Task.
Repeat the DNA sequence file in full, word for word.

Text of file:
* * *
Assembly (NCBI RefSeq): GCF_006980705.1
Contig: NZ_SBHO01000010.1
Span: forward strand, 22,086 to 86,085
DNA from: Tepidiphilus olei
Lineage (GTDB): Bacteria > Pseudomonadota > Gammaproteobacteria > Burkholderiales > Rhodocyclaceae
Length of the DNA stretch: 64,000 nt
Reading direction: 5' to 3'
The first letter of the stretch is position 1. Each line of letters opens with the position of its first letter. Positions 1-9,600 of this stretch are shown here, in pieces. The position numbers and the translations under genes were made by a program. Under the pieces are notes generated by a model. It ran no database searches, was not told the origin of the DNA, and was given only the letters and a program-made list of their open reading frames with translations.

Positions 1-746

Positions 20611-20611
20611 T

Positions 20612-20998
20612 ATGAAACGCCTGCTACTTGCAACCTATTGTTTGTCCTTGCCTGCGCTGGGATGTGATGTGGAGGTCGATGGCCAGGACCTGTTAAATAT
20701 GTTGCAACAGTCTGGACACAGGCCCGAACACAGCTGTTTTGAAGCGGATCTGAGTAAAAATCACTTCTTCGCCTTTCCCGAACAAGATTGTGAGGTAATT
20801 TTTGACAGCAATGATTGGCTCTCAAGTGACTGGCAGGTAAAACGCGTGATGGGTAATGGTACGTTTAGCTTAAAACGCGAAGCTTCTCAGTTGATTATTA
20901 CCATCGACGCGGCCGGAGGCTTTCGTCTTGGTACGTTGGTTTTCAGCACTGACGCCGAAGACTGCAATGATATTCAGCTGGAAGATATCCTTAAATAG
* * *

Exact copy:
Assembly (NCBI RefSeq): GCF_006980705.1
Contig: NZ_SBHO01000010.1
Span: forward strand, 22,086 to 86,085
DNA from: Tepidiphilus olei
Lineage (GTDB): Bacteria > Pseudomonadota > Gammaproteobacteria > Burkholderiales > Rhodocyclaceae
Length of the DNA stretch: 64,000 nt
Reading direction: 5' to 3'
The first letter of the stretch is position 1. Each line of letters opens with the position of its first letter. Positions 1-9,600 of this stretch are shown here, in pieces. The position numbers and the translations under genes were made by a program. Under the pieces are notes generated by a model. It ran no database searches, was not told the origin of the DNA, and was given only the letters and a program-made list of their open reading frames with translations.

Positions 1-746

Positions 20611-20611
20611 T

Positions 20612-20998
20612 ATGAAACGCCTGCTACTTGCAACCTATTGTTTGTCCTTGCCTGCGCTGGGATGTGATGTGGAGGTCGATGGCCAGGACCTGTTAAATAT
20701 GTTGCAACAGTCTGGACACAGGCCCGAACACAGCTGTTTTGAAGCGGATCTGAGTAAAAATCACTTCTTCGCCTTTCCCGAACAAGATTGTGAGGTAATT
20801 TTTGACAGCAATGATTGGCTCTCAAGTGACTGGCAGGTAAAACGCGTGATGGGTAATGGTACGTTTAGCTTAAAACGCGAAGCTTCTCAGTTGATTATTA
20901 CCATCGACGCGGCCGGAGGCTTTCGTCTTGGTACGTTGGTTTTCAGCACTGACGCCGAAGACTGCAATGATATTCAGCTGGAAGATATCCTTAAATAG